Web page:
Many experts have been predicting a steady decline in mining construction projects in Australia for 2014. In fact, there is still a great deal of fear surrounding the once booming resource industry. Industry experts and analysts continue to share pessimistic reports, indicating that Australia's decade-long mining boom is all but over.
Will the resource industry weaken as predicted, or will it continue to remain strong? At the very least, is there a chance that it will stabilise? Let's take a closer look at relevant data and opinions.
New Project Approvals Restore Optimism In Australia's Resource Industry
Interestingly, with the Federal Government's recent approval of the Arrow LNG project, Australia's resource employer group feels that the resource boom isn't over just yet, despite many reports and notions to the contrary.
In fact, Australian Mines and Metals Association's chief executive Steve Knott has even been quoted as saying that resource industry projects could collectively create more than 5,000 new construction roles just in Queensland. He also anticipates billions of dollars to be injected into the Australian economy as result.
In addition to the aforementioned Arrow LNG project, there has also been a go-ahead on the fourth Curtis Island plant, as well as the Abbot Point coal plant terminal.
The Arrow LNG project - at $17.6 billion - would bring over 4,000 new jobs to Gladstone, in both construction and operational roles.
However, there is potential for even greater growth in this sector. These previously mentioned projects are just a few examples of more than 300 resource industry projects still waiting for approval, representing roughly $500 billion of capital in total. Notwithstanding, these projects may not be approved for some time to come.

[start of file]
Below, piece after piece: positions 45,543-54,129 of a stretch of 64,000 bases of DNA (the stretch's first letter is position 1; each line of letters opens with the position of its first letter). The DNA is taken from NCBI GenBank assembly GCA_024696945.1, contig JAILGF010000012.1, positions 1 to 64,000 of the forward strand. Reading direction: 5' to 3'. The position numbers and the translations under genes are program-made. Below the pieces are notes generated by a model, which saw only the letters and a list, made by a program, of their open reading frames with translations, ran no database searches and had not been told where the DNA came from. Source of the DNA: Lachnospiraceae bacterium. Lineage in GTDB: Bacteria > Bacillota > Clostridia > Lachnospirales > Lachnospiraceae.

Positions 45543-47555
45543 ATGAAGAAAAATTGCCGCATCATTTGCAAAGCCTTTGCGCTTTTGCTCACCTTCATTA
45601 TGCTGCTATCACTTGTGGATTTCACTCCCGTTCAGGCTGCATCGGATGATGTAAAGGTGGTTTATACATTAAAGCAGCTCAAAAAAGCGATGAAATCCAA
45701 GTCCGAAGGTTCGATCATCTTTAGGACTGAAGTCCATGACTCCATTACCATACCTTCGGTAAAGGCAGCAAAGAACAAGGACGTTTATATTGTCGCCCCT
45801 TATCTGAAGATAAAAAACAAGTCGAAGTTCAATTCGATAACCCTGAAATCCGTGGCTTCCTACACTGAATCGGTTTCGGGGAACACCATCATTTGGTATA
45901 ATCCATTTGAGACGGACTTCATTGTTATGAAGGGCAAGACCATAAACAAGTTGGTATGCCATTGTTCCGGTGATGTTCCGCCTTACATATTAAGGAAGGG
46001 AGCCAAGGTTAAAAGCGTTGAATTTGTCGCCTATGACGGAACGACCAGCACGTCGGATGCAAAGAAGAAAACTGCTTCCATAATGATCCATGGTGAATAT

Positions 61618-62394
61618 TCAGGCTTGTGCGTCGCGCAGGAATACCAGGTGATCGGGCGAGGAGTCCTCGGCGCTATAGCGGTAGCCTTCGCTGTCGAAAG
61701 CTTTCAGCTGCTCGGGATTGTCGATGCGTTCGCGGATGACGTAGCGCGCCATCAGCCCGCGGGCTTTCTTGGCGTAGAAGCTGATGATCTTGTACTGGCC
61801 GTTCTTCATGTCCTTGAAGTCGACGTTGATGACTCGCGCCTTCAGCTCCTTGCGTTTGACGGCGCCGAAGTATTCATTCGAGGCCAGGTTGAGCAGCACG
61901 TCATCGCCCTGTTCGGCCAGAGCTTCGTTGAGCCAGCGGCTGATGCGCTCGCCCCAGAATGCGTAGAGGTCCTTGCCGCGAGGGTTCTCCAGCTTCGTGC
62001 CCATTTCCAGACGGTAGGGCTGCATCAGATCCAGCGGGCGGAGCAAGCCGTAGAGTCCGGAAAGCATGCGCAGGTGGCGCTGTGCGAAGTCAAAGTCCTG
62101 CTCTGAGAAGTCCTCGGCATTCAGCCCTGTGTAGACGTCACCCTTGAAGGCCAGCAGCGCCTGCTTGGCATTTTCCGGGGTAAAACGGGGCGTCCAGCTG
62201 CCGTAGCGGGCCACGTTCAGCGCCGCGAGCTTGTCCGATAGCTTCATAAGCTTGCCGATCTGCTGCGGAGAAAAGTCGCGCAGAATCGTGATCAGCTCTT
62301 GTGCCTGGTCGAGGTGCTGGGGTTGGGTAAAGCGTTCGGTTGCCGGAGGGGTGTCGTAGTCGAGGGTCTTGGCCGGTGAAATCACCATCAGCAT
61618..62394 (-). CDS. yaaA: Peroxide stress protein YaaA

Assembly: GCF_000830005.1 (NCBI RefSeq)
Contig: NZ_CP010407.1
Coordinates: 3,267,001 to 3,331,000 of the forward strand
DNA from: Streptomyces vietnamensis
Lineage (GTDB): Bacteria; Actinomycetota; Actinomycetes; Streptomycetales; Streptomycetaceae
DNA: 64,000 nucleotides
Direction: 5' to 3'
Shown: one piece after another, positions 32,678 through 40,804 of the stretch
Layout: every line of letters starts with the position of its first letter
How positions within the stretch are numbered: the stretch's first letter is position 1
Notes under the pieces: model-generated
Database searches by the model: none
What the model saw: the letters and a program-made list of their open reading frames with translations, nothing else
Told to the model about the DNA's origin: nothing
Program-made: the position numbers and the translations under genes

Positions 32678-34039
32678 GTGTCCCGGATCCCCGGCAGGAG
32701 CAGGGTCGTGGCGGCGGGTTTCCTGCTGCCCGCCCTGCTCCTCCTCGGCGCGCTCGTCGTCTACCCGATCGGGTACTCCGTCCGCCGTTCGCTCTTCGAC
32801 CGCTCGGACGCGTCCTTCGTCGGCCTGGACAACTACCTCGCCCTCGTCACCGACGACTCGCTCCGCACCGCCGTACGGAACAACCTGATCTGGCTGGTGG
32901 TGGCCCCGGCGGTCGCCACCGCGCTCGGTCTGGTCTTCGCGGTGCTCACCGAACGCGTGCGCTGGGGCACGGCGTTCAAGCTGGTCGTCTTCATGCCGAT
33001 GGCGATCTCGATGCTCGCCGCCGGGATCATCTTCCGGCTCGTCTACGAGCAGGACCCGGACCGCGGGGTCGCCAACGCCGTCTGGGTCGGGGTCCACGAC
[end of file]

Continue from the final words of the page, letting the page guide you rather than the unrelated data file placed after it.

In summary, thanks to some of the projects that were approved in early-to-mid December, 2013, some industry analysts feel that any rumors of a waning resource boom are all but false.
The Sharing Of Optimism
Craig James, chief economist at brokerage CommSec also echoes these optimistic sentiments, citing record trade surpluses with China at $45.6 billion. Though he indicates that the mining boom is moving from the construction phase to the production phase, the Chinese purchases of resources is expected to continue.
This is a key point, as other reports also confirm the idea that the high capital investment phase is moving into a production phase with new projects ramping up.
With so many fear-based reports circulating around mining construction and resources, it is difficult to predict exactly how things will play out in the resource industry in Australia in 2014.
Perhaps cautious optimism is the best response in situations like these. Though long-term stability may be too much to hope for, the reality is that there is still work to be done, and there are still funded projects that need to be completed.
At the very least, there will be more work in this sector in the short term. How that will affect long-term prospects in the resource sector remains to be seen.
Image: Stefan Jürgensen